The visual appearance of the Mapul mind maps for me was more appealing from the start than the MindMeister ones. The MindMeister maps were very streamlined, almost sterile and seemed to use preset shapes like the ones you’d find in MS Word. The Mapul interface uses the visual concept of a tree in its mind maps. The branches look like tree branches and can be modified to be different lengths, different thicknesses, etc.
However, even though Mapul mind maps were more aesthetically pleasing and intriguing, MindMeister is more intuitive when it comes to entering your ideas into the mind map. In Mapul, you must manually draw the branch using your mouse and then enter your text for that branch. It’s also harder to move a branch or correct a mistake.
MindMeister uses the enter key to generate new branches (parent) and tab to create new sub-branches (child nodes). Relying on the keyboard rather than the mouse as a tool for adding branches seems to let ideas flow quicker and without interruption.
Pricing: Mapul vs MindMeister
The basic Mapul version is free, but it limits you to creating one map at a time with a limit of up to 4 upload images. It does allow you to save your map as SVG or JPG or share and collaborate with others using a private or public link. So, in theory you could save the map to your drive or as an image and start a new map if needed.
The premium version of Mapul is available at the cost of $25 for three months. At the time of this review, there is currently an option available to buy a 6-month subscription for $35 and a 12-month subscription for $50, significant savings. Paid subscription plans at any level provide access to all additional features including the ability to use handwritten branches, a brainstorming mode, and even a backup and restore beta feature.
MindMeister allows you up to 3 mind maps with the free version but no storage. You can import from text files, as well as Freemind, XMind, MindManager and of MindMeister files and export to text and MindMeister formats. There’s no collaboration with the free version, and many other advanced features are not accessible.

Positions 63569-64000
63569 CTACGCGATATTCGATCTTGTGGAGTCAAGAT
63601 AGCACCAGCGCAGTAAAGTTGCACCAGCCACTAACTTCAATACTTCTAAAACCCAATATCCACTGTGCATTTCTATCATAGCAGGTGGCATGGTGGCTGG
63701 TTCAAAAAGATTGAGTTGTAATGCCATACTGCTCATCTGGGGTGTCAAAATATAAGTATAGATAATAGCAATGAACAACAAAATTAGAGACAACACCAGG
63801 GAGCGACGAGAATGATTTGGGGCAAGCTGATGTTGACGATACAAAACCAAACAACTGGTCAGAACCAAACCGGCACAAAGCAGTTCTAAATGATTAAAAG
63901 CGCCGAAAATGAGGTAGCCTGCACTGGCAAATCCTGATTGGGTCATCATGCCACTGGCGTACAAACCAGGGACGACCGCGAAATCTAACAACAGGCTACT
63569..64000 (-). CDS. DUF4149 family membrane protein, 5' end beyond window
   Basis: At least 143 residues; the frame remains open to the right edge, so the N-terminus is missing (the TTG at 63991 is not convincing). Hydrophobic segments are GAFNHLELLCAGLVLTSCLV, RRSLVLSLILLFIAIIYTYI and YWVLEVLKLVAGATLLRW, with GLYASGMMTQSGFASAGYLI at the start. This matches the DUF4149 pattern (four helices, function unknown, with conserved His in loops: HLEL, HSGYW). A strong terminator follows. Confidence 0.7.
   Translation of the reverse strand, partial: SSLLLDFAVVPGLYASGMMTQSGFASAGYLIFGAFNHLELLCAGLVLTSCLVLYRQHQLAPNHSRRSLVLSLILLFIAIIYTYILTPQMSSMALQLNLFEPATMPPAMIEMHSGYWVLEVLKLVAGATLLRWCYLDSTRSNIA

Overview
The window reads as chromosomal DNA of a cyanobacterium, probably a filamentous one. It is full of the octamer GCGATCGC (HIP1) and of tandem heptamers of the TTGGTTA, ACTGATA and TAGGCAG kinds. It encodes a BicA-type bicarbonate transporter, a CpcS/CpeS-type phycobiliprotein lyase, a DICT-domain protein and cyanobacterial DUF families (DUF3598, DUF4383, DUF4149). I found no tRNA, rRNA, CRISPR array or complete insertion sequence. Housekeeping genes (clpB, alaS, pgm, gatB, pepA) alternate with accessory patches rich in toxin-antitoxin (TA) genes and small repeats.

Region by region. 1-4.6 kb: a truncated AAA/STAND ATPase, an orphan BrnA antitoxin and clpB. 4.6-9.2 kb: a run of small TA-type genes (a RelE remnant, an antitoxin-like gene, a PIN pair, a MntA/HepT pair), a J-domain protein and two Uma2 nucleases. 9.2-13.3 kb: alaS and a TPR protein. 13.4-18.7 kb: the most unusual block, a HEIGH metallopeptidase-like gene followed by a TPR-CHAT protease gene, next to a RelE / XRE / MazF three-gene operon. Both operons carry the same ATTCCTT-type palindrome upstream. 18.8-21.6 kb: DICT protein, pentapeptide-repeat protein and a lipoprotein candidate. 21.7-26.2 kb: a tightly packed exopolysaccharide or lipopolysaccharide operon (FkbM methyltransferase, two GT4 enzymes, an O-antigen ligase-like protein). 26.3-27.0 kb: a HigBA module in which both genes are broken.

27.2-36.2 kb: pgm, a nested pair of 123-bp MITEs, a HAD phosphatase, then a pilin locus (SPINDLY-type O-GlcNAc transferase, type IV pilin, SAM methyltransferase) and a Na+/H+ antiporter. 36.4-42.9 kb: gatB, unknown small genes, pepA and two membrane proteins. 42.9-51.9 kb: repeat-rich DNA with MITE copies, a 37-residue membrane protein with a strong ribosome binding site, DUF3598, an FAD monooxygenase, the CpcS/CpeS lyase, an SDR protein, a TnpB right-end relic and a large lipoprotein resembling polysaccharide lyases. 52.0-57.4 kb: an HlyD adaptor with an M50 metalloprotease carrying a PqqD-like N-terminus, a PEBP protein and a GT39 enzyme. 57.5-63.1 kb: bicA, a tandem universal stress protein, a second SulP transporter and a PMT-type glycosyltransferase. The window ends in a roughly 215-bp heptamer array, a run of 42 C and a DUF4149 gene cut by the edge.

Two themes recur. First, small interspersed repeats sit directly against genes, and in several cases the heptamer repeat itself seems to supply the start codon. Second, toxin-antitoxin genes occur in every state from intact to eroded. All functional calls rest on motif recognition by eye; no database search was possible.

MindMeister offers three additional paid levels in a 6-month subscription. The Personal ($36 for 6-months), Pro ($60), and Business ($90) levels come with access to additional features such as unlimited maps and images and storage needed for project work and team mind mapping. Some of the additional features include things such as email support, uploading images, chat, collaboration, group sharing, and even the ability to export to MS Word and PowerPoint formats.
Mapul vs MindMeister: Overall Impression
Both programs are helpful in their way as a mind map tool. The simple and scaled back options available in Mapul are less distracting. The colorful and curvy branches and use of the mouse to draw the branches may appeal to those with a more creative or artistic nature.
The streamlined look of the MindMeister maps appeals to those who prefer order and to those for whom visual appearance is less of a priority. Freelancers and writers who procrastinate or who love to tweak will get lost in all the icon and formatting options so take this as a forewarning.
It can be addictive!
Both programs have the slideshow/presentation feature, but in MindMeister, the Wunderkind feature which searches Google for images to go with your topic provides even more icon options. In MindMeister, you can also search YouTube by subject for videos to embed in your mind map. MindMeister can also integrate your mind map with their product called MeisterTask to create to-do lists and manage projects using task lists, due dates, visually moving tasks to show progress, and by delegating work to others.
If you’re looking for distraction-free brainstorming before you begin writing or to quickly problem-solve a character or world building issue, my recommendation is Mapul. For those who are software power users or love lots of options and choices, you will find MindMeister well worth the price.